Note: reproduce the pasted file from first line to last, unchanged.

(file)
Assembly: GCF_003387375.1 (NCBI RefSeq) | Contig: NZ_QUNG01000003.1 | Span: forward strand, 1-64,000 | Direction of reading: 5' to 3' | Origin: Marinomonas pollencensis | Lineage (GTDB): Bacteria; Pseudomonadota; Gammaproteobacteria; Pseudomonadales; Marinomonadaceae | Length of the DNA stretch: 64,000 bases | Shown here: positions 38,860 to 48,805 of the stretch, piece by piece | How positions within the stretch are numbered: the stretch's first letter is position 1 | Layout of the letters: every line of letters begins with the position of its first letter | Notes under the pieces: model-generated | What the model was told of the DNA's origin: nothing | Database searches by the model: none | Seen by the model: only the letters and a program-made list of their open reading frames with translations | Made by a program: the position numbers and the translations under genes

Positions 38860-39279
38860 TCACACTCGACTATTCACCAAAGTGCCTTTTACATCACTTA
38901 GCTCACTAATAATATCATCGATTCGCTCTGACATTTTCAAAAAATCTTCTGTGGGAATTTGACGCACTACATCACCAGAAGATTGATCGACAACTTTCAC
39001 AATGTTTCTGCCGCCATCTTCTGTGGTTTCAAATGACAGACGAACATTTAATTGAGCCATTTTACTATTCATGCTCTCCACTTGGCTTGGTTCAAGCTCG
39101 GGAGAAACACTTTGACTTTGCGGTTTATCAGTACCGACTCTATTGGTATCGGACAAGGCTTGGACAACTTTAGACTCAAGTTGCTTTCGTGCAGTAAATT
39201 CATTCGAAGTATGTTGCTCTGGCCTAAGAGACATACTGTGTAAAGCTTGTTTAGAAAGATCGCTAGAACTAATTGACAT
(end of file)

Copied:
Assembly: GCF_003387375.1 (NCBI RefSeq) | Contig: NZ_QUNG01000003.1 | Span: forward strand, 1-64,000 | Direction of reading: 5' to 3' | Origin: Marinomonas pollencensis | Lineage (GTDB): Bacteria; Pseudomonadota; Gammaproteobacteria; Pseudomonadales; Marinomonadaceae | Length of the DNA stretch: 64,000 bases | Shown here: positions 38,860 to 48,805 of the stretch, piece by piece | How positions within the stretch are numbered: the stretch's first letter is position 1 | Layout of the letters: every line of letters begins with the position of its first letter | Notes under the pieces: model-generated | What the model was told of the DNA's origin: nothing | Database searches by the model: none | Seen by the model: only the letters and a program-made list of their open reading frames with translations | Made by a program: the position numbers and the translations under genes

Positions 38860-39279
38860 TCACACTCGACTATTCACCAAAGTGCCTTTTACATCACTTA
38901 GCTCACTAATAATATCATCGATTCGCTCTGACATTTTCAAAAAATCTTCTGTGGGAATTTGACGCACTACATCACCAGAAGATTGATCGACAACTTTCAC
39001 AATGTTTCTGCCGCCATCTTCTGTGGTTTCAAATGACAGACGAACATTTAATTGAGCCATTTTACTATTCATGCTCTCCACTTGGCTTGGTTCAAGCTCG
39101 GGAGAAACACTTTGACTTTGCGGTTTATCAGTACCGACTCTATTGGTATCGGACAAGGCTTGGACAACTTTAGACTCAAGTTGCTTTCGTGCAGTAAATT
39201 CATTCGAAGTATGTTGCTCTGGCCTAAGAGACATACTGTGTAAAGCTTGTTTAGAAAGATCGCTAGAACTAATTGACAT